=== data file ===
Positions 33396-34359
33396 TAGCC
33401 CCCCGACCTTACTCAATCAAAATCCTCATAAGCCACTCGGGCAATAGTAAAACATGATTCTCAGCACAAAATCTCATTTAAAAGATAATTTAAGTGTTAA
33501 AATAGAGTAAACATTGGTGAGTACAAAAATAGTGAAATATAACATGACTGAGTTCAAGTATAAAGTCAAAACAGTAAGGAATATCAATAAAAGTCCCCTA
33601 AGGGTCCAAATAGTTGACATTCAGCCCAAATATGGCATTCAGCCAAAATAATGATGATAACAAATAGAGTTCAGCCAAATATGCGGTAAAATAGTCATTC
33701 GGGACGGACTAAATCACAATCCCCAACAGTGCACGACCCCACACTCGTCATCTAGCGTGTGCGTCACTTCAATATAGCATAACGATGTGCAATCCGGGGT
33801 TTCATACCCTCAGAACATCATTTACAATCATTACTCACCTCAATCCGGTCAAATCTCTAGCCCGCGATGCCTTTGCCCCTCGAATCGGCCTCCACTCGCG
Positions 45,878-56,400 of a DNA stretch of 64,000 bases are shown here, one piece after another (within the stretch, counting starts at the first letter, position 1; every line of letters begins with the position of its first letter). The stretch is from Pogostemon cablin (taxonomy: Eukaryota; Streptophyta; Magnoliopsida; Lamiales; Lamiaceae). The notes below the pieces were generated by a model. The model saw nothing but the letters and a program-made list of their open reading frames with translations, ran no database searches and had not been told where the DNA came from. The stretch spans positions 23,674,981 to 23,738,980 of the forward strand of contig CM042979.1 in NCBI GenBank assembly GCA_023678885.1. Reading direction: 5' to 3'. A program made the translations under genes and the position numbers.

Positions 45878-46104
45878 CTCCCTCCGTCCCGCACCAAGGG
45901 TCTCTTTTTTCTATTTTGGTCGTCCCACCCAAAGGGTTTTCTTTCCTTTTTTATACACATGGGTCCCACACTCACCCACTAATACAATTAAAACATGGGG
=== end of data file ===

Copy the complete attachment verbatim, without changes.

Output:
Positions 33396-34359
33396 TAGCC
33401 CCCCGACCTTACTCAATCAAAATCCTCATAAGCCACTCGGGCAATAGTAAAACATGATTCTCAGCACAAAATCTCATTTAAAAGATAATTTAAGTGTTAA
33501 AATAGAGTAAACATTGGTGAGTACAAAAATAGTGAAATATAACATGACTGAGTTCAAGTATAAAGTCAAAACAGTAAGGAATATCAATAAAAGTCCCCTA
33601 AGGGTCCAAATAGTTGACATTCAGCCCAAATATGGCATTCAGCCAAAATAATGATGATAACAAATAGAGTTCAGCCAAATATGCGGTAAAATAGTCATTC
33701 GGGACGGACTAAATCACAATCCCCAACAGTGCACGACCCCACACTCGTCATCTAGCGTGTGCGTCACTTCAATATAGCATAACGATGTGCAATCCGGGGT
33801 TTCATACCCTCAGAACATCATTTACAATCATTACTCACCTCAATCCGGTCAAATCTCTAGCCCGCGATGCCTTTGCCCCTCGAATCGGCCTCCACTCGCG
Positions 45,878-56,400 of a DNA stretch of 64,000 bases are shown here, one piece after another (within the stretch, counting starts at the first letter, position 1; every line of letters begins with the position of its first letter). The stretch is from Pogostemon cablin (taxonomy: Eukaryota; Streptophyta; Magnoliopsida; Lamiales; Lamiaceae). The notes below the pieces were generated by a model. The model saw nothing but the letters and a program-made list of their open reading frames with translations, ran no database searches and had not been told where the DNA came from. The stretch spans positions 23,674,981 to 23,738,980 of the forward strand of contig CM042979.1 in NCBI GenBank assembly GCA_023678885.1. Reading direction: 5' to 3'. A program made the translations under genes and the position numbers.

Positions 45878-46104
45878 CTCCCTCCGTCCCGCACCAAGGG
45901 TCTCTTTTTTCTATTTTGGTCGTCCCACCCAAAGGGTTTTCTTTCCTTTTTTATACACATGGGTCCCACACTCACCCACTAATACAATTAAAACATGGGG